You will no longer see, but you will forever know what was offered at the mountaintop.

With a lighter heart and a seemingly more beautiful view of the world, you pick your backpack up.

Your hips scream in protest.

Your shoulders burn.

But these pains garner little attention.

You’ve been to the top.

You’ve seen.

You will live differently now that you know.


What moves you? Whatever it is, let it’s impact in your life go beyond your emotions. Let it effect who you are. Let it change you.

Boldly Lacking


“What we know matters, but who we are matters more. Being rather than knowing requires showing up and letting ourselves be seen. It requires us to dare greatly, to be vulnerable.” -Brené Brown


Best I can tell, there was a time that being confident in who you are was “en vogue”. Nowadays, we seem to be more interested in aspiring to be “perfect”, rather than the best version of the imperfect people we actually are.

When I was seven years old, I learned how to skate and started playing hockey. I spent 12 months in a youth program that taught you all the components of the game without actually putting you through any game action. During those months, I decided I wanted to be a goalie. My parents were nothing but supportive, even once they realized the astronomical price of hockey goalie gear.

Just before my eighth birthday I experienced my first real hockey game. As I took the ice, my dad didn’t tell me to win or stop every puck. No, instead he said, “Skate hard and have fun”. I glided to the net with brimming optimism, and promptly let in 13 goals in a resounding defeat.

Even though I left the ice crying that Saturday morning back in 1993, my dad wouldn’t hear of any disappointment. He was so proud of me! For the next 12 years, hockey was my life. As a family, we spent nine months annually traveling throughout the Midwest and parts of Canada so I could play hockey. Prior to every game my dad would only ever say one thing… “Skate hard and have fun”.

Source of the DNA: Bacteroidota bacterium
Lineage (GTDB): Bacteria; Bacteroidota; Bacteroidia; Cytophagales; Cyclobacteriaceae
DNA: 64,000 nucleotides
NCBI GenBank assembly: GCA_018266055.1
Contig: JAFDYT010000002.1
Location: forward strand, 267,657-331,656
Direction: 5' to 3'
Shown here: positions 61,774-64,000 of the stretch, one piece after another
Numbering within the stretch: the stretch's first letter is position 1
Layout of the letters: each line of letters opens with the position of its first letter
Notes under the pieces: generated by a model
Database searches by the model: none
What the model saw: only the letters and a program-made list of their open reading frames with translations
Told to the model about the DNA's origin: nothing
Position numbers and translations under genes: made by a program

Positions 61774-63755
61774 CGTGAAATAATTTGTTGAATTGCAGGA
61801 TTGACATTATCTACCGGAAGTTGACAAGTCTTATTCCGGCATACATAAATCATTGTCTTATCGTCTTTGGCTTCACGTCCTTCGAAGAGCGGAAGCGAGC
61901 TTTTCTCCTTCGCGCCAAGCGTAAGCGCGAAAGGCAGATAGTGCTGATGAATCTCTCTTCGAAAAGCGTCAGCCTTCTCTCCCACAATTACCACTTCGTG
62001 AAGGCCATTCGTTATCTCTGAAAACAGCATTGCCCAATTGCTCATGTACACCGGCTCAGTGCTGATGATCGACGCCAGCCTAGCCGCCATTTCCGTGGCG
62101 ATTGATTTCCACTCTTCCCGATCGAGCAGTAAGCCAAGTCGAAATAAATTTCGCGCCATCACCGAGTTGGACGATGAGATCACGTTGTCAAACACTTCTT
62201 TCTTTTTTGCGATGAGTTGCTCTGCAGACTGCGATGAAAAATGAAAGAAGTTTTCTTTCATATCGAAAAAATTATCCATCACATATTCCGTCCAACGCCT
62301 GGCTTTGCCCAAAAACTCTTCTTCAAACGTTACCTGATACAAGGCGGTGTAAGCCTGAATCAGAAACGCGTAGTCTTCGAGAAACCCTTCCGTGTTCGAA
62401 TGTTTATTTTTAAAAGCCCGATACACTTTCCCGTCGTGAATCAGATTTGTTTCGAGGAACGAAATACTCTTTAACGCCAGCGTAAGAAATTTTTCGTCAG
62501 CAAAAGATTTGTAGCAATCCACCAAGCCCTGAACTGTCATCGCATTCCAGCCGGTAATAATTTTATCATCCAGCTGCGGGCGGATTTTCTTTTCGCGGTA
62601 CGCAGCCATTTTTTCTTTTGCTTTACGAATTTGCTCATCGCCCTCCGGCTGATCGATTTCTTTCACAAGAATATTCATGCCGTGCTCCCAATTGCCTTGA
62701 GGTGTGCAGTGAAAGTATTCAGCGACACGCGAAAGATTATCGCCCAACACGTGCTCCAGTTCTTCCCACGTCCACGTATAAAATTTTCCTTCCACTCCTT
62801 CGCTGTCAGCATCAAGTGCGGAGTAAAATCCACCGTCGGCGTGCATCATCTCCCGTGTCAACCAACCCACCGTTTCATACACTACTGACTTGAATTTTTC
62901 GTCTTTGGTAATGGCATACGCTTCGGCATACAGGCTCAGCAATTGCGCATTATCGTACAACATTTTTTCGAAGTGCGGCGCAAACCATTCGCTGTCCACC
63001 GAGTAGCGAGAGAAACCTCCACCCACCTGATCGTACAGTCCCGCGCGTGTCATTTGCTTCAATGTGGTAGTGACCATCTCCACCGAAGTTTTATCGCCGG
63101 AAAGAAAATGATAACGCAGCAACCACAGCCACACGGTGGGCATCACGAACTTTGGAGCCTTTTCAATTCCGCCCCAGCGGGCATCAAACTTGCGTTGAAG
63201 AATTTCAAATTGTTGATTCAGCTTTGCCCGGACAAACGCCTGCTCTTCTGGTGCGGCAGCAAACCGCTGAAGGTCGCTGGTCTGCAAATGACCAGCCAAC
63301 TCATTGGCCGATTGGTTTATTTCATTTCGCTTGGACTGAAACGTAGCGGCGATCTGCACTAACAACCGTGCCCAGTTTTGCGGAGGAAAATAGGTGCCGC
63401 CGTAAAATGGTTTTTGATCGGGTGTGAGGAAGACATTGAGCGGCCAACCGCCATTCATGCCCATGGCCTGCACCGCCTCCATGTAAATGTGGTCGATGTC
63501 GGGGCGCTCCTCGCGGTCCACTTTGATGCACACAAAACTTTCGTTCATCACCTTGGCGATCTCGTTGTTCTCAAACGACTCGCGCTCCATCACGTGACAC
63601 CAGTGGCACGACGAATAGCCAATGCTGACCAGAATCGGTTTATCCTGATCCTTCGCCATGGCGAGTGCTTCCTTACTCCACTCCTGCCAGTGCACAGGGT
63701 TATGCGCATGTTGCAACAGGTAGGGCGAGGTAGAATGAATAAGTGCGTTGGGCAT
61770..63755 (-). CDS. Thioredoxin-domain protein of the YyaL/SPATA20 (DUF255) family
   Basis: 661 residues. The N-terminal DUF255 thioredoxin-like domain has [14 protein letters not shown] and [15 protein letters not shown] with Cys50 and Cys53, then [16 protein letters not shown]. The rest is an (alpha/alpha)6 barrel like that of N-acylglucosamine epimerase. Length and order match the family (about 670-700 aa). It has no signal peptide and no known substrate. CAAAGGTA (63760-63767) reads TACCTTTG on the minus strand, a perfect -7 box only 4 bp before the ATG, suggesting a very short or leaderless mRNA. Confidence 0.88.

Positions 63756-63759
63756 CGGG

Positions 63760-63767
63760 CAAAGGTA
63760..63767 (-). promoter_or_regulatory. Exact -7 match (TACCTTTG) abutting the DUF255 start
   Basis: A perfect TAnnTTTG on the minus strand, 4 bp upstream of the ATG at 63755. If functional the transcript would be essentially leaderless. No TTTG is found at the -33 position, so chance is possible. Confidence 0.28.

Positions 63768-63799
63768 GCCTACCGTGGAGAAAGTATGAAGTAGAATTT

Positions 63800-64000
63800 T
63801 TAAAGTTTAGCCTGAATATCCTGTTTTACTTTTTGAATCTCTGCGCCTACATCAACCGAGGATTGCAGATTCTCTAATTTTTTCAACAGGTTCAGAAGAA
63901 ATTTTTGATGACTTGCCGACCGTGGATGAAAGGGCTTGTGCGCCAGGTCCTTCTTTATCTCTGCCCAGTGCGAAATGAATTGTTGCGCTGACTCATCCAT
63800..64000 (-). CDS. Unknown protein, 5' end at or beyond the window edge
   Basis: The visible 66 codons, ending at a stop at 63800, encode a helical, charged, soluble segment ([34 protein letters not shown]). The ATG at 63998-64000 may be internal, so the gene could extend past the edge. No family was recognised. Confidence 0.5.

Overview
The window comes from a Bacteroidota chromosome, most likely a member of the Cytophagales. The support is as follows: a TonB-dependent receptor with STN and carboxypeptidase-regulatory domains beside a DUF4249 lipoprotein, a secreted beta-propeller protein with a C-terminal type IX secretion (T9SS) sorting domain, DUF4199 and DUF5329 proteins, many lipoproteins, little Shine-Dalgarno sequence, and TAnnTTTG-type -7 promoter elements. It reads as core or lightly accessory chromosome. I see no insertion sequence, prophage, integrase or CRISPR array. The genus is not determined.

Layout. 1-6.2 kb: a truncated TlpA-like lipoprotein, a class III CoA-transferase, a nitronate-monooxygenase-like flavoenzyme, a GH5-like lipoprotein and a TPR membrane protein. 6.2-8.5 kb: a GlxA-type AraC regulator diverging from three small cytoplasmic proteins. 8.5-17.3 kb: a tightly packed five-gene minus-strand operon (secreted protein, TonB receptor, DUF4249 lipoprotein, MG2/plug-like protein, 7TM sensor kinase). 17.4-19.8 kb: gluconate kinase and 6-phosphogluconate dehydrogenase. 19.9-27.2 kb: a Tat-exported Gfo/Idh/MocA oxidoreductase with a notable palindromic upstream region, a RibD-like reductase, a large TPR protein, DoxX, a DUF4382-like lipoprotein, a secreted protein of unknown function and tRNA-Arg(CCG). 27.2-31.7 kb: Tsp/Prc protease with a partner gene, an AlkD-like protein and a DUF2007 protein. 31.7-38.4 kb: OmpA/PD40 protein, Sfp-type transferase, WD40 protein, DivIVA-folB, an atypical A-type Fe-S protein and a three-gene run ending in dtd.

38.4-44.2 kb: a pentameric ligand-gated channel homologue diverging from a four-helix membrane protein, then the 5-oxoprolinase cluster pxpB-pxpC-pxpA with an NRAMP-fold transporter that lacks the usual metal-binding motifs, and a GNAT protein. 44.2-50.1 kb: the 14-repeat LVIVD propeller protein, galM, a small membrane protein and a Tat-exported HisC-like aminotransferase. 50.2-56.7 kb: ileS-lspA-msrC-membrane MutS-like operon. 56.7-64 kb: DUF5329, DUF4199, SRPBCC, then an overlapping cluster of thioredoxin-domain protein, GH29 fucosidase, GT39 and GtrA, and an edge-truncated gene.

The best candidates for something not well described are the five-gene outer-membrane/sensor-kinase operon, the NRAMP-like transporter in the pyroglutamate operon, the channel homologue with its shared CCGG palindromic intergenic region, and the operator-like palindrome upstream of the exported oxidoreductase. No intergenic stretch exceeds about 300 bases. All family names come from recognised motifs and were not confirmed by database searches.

I believe I grew in my ability as a hockey goalie because I knew that my dad wanted me to do my best, not be the best. He wanted me to fail, and then learn from those failures. He never wanted me to be perfect.

I’m not perfect. I’ve made mistakes today. I’m okay with that because I know that I must experience the difficult parts of life in order to experience joy.

Do you push away from failure?

What are you afraid of?

Are you ashamed of who you are?

There is hope. It is found in a single word:


It’s scary isn’t it? The thought of growth being found in vulnerability. But it’s what you need… it’s what we all need. Be honest with yourself, and with people you love, about who you truly are. This is where you will experience the excruciating parts of life, but also open the door to true joy, adventure, passion, meaning, growth, depth, sincerity, and love.

If you numb yourself to vulnerability, you certainly protect yourself from the negative, but it’s an “all or none” situation; you must say goodbye to a truly joyful and free life too.

Like I said above, I believe there was a time that people were comfortable in their own skin. We, as a society, have deviated from that idea. What are we sacrificing as we continue to reach past our true lives for dreams that will never satisfy the deepest cravings of our heart?

Be self-assured in who you are. Not by being the best and having everything, but through confident vulnerability. Be okay with being you, and experience acceptance and belonging that has possibly been lost for a while, but can be found again.

Creating and Consuming

Creating and Consuming 4

What’s more scary, reaching beyond what you know you can touch, or not reaching at all? 

We all have a desire to live within our comfort zone. We want predicability and control over what comes our way on a day to day basis, and in that, we limit the unexpected. But what do we miss out on when we forego the opportunity to encounter the unexpected?

To create is to walk into the unexpected with your head up. To start painting when you never have before welcomes joy, frustration, and criticism. To start running when you never had the desire before is to embrace pain and exhilaration. To befriend the kid no one talks to invites sideways looks, awkwardness, and the possibility of genuine friendship.

The alternative is passivity. There is comfort and no risk in choosing not to paint. Pain is not present if you choose not to run. Any thought of the ignored kid fades from memory as you sit comfortably at “your table” in the lunchroom.

Passive is easy.

Passive is safe.

Passive is numb.

When you accept life’s invitation to a passive posture, you let go of any hope of having an exciting and adventurous day. You choose to step into the only option left to you, which is consumption. You consume what others create because of the safe outcome that has been earned by others’ risks and failures.

Settling for a passive life is like ending the hike halfway up the mountain because the path ahead has too many boulders and snow fields. The hike to the top will skin your knee, stretch your lungs, exhaust your food and water supply, but you will gain a view that no valley can match.

Who are you?

What do you want?

What will happen when you go after it?